Sunday, January 20, 2013

Movie Review: "Amour"

For the most part, we live in a youth-centric society, particularly where the entertainment world is concerned. Television networks care most about ratings in the cherished 18-49 demographic, classic movies and television shows are remade with stars of today to try and capture new audiences, and it is often difficult for older performers (particularly women) to get strong roles in Hollywood.

With all of those factors in mind, I wonder if Michael Haneke's emotionally powerful Amour would get the green light to be made here in the United States. Luckily, the movie is a joint production of France, Germany, and Austria, so moviegoers all over the world willing to invest their time and emotions in this movie can be richly rewarded.

Legendary French actors Jean-Louis Trintignant and Emanuelle Riva play Georges and Anne, a long-married couple in their 80s who enjoy a peaceful, full life together. Retired music teachers, they enjoy the pleasures of classical music, and one of Anne's former piano students is a rising star. Their daughter, Eva (Isabelle Huppert), is also a musician, although her relationship with her parents is somewhat strained.

One morning during breakfast, Anne suffers some sort of attack which leaves her momentarily unresponsive, nearly catatonic. While it quickly passes, further symptoms lead to her hospitalization and a diagnosis of a blood clot. After surgery fails, she finds herself paralyzed on one side, and the once fiercely independent woman is now wheelchair bound and dependent on her husband and others for assistance with nearly everything.

Both Anne and Georges know where her condition is headed, and Anne wants none of it. She makes Georges promise she won't be hospitalized again, and expresses her desire that her life end before she deteriorates. Georges, however, does all he can to keep her comfortable and happy, even as he knows the end will come more quickly than he'd like. But he is determined to care for Anne his way, despite his physical and mental exhaustion, and the concerns of his daughter.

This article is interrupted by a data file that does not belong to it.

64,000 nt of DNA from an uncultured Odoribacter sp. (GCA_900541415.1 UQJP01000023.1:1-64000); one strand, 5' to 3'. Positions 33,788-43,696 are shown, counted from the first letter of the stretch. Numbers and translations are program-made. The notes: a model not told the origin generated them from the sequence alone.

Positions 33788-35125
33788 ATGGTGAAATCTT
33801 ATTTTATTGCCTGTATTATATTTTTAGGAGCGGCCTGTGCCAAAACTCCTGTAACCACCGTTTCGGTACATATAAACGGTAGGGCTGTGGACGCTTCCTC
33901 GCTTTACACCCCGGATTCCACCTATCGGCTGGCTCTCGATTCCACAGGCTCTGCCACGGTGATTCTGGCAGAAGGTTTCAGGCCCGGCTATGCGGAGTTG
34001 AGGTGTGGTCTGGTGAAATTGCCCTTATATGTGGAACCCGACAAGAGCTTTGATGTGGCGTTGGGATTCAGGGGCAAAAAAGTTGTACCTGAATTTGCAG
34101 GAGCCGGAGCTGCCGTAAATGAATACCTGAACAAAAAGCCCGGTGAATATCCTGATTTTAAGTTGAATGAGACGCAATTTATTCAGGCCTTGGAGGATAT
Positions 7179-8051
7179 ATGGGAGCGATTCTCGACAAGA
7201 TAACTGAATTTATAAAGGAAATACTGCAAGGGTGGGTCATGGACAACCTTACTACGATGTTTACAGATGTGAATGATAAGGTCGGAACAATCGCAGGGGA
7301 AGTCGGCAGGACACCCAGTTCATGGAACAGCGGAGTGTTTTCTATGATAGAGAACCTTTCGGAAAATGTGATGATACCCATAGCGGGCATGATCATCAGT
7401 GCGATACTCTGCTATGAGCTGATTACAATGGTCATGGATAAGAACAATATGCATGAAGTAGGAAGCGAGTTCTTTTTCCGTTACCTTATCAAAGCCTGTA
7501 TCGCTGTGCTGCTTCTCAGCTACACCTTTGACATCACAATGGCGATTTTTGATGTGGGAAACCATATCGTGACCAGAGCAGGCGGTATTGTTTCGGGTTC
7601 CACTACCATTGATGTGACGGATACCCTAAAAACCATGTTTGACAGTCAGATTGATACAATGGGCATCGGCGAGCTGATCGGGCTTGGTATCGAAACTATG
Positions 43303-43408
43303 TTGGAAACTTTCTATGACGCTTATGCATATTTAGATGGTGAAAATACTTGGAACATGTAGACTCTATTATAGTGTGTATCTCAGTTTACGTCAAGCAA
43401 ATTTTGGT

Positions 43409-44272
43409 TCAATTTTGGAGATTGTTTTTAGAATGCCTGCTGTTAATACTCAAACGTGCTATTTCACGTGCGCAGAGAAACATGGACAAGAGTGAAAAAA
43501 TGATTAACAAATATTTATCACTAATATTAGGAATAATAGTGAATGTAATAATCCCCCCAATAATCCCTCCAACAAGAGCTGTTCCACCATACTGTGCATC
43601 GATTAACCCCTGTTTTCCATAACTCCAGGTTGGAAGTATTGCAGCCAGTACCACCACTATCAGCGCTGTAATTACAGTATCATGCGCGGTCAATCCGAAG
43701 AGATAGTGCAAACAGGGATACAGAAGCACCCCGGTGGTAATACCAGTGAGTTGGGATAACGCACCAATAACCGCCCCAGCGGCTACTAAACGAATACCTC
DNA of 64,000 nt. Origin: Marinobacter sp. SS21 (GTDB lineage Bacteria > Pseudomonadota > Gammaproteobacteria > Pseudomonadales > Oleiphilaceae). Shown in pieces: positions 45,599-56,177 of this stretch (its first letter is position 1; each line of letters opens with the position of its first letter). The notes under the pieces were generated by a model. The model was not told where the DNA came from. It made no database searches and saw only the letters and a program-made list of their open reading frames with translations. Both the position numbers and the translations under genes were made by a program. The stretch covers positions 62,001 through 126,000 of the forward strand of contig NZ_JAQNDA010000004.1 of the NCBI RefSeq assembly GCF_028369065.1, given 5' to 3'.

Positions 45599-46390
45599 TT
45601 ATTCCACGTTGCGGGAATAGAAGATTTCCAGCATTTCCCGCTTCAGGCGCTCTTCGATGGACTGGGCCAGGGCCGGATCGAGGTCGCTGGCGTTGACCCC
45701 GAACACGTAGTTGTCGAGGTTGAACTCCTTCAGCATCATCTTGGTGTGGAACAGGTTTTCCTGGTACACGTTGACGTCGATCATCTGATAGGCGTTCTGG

Amour is utterly unflinching in its portrayal of Anne's physical and emotional deterioration and the toll it takes on her and Georges. Riva gives a phenomenal performance as Anne gets physically weaker, yet her intellect and fighting spirit shine through. A scene where she refuses to yield to Georges' pleading with her to drink some water from a sippy cup is both familiar and shocking. Riva is able to communicate so much with merely looks, small gestures, and murmurs.

While Riva received an Oscar nomination (her first) for her performance, Trintignant was sadly overlooked, but his performance is truly the film's emotional center. Shuffling back and forth down the hallways of their cluttered Paris apartment, he refuses to cede control of Anne's care, even to Anne's wishes, despite the toll it is taking on him. But despite the strain he is feeling, he remains stoic almost entirely, although his emotions get the best of him in certain situations that make you tear up as you can't tear yourself away from watching.

Given the subject matter of this movie, you inherently know the path it will follow. But that doesn't lessen its emotional power or how strongly the film and its performances will resonate. It's a difficult film to watch, but one you should watch, both for Riva and Trintignant's performances, and for Haneke's restrained yet masterful direction.

Movies like this don't get made every day, especially in the U.S. But thanks to the courage of Haneke and his actors, we have the privilege to watch the twilight of Anne and Georges' relationship.

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